Biologics Discovery

Identification of Novel GPCR Peptide Agonists using Autocrine-based High Throughput Screening of Large Combinatorial Peptide Libraries

Monday, February 5
4:30 PM - 5:00 PM
Location: 7AB

Compared to small molecule drug discovery efforts, peptides have always been noted for their selectivity, potency, and rapid optimization. However, short-lived in vivo activity and lack of oral bioavailibilty have hindered their advancement. Recent advances in peptide modifications that improve stability and new drug delivery systems are expected to override these difficulties such that peptide therapeutics are experiencing an exciting revival. The application of peptides as therapeutic agents in targeted drug delivery, and as diagnostic and prognostic tools in various disease states is also on the rise. Systematic screening of peptide libraries is a well-established approach that typically uses affinity-based technologies such as phage-display; a system for large scale selection of proteins, peptides, and antibodies based on their binding affinity and specificity. A major advantage of phage display is the extensive diversity of variant proteins that can be represented in a phage library providing a means of rapidly screening large numbers of proteins against potential binding partners. However, it does not provide any information regarding the ‘binder’s’ intrinsic activity.
Herein we describe the development of an autocrine cell-based functional assay for the selection of G-protein coupled receptor (GPCR) agonists from large intracellular combinatorial peptide libraries. In our system one out of ~108 different peptides and the GPCR of interest are co-localized in the plasma membrane of cells. When the co-localized peptide activates the neighboring receptor a fluorescent signal is generated such that each cell becomes a reporter unto itself. The system was validated by selection of highly potent agonists for the Glucagon Like-peptide 1 receptor (GLP-1R). These agonists were further validated using a battery of orthogonal cell-based functional assays. Interestingly, one peptide (P5), unlike the receptor’s natural ligand GLP-1 or the GLP1 analogue Exendin 4 that promote receptor coupling to both G-protein and arrestin signal transduction pathways, P5 exhibits ligand bias in that it promotes G-protein signaling but a greatly attenuated arrestin response was greatly attenuated. We evaluated the physiological consequences of P5 G-protein signaling bias as compared to Exendin 4 in DIO mice, P5 displayed a decreased insulinotropic effect as compared to Exendin 4, yet significantly improved glucose tolerance. Furthermore, chronic treatment with P5 more effectively corrected hyperglycemia, and improved hemoglobin A1c levels. High throughput autocrine-based functional screening enabled the discovery of a potent and selective GLP-1R G-protein biased agonist that may provide a novel therapeutic approach to T2DM. Thus, our system offers a powerful approach to identify rare peptide ligands with unique signaling properties to interrogate receptor function in normal and disease states. Such studies pave the way to identify new ligands for numerous GPCRs and other cell surface receptors that may be useful for de-convolution of signal transduction pathways and discovery of new mechanisms of receptor activation.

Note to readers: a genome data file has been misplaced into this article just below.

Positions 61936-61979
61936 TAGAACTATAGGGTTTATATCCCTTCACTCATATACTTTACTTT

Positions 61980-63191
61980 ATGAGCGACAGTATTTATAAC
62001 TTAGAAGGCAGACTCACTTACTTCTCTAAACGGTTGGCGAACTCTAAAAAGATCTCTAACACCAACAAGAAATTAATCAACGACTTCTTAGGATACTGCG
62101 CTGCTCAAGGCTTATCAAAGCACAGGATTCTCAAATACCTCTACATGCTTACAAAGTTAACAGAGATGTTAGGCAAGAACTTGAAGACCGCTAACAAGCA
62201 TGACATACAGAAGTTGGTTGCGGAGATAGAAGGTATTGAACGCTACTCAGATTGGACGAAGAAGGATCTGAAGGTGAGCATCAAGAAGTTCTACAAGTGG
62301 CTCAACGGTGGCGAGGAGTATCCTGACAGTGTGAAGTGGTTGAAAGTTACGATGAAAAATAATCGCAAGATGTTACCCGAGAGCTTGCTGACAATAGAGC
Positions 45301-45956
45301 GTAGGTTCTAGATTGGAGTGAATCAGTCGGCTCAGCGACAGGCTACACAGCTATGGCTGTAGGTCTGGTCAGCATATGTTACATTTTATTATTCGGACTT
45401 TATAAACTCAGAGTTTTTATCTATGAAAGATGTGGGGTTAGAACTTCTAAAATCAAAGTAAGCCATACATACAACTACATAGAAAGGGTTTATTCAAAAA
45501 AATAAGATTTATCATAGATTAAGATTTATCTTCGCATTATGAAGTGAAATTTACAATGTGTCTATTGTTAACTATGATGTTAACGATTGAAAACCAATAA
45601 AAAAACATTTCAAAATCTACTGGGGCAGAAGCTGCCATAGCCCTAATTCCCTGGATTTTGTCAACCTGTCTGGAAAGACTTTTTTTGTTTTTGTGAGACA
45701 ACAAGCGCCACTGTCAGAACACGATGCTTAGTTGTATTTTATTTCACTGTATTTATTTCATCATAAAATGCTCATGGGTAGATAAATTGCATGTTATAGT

Patricia McDonald

Associate Professor
Scripps Florida

As a postdoctoral fellow in the laboratory of Dr. Robert Lefkowitz (Duke, NC) , a world-renowned leader in the GPCR field my primary focus was on GPCR function and regulation, and the role(s) played by βarrestin in mediating these processes. In 2000, I joined the pharmaceutical industry as a GPCR drug discovery group leader. I gained significant experience in directing biochemical and cell-based assay development, HTS campaigns, optimization of Lead matter, and in vitro pharmacology. I am currently an Associate Professor, Dept. of Molecular Medicine, TSRI, my laboratory is focused on investigating the molecular mechanisms underlying the regulation and activation of GPCRs involved in metabolic and CNS disorders. Thus, my major research interests lie in identifying novel, tractable, anti-diabetes and CNS targets, developing selective molecular probes of these targets, and where possible optimizing these probes to generate in vivo lead molecules for testing in rodent pre-clinical models and human.

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Identification of Novel GPCR Peptide Agonists using Autocrine-based High Throughput Screening of Large Combinatorial Peptide Libraries



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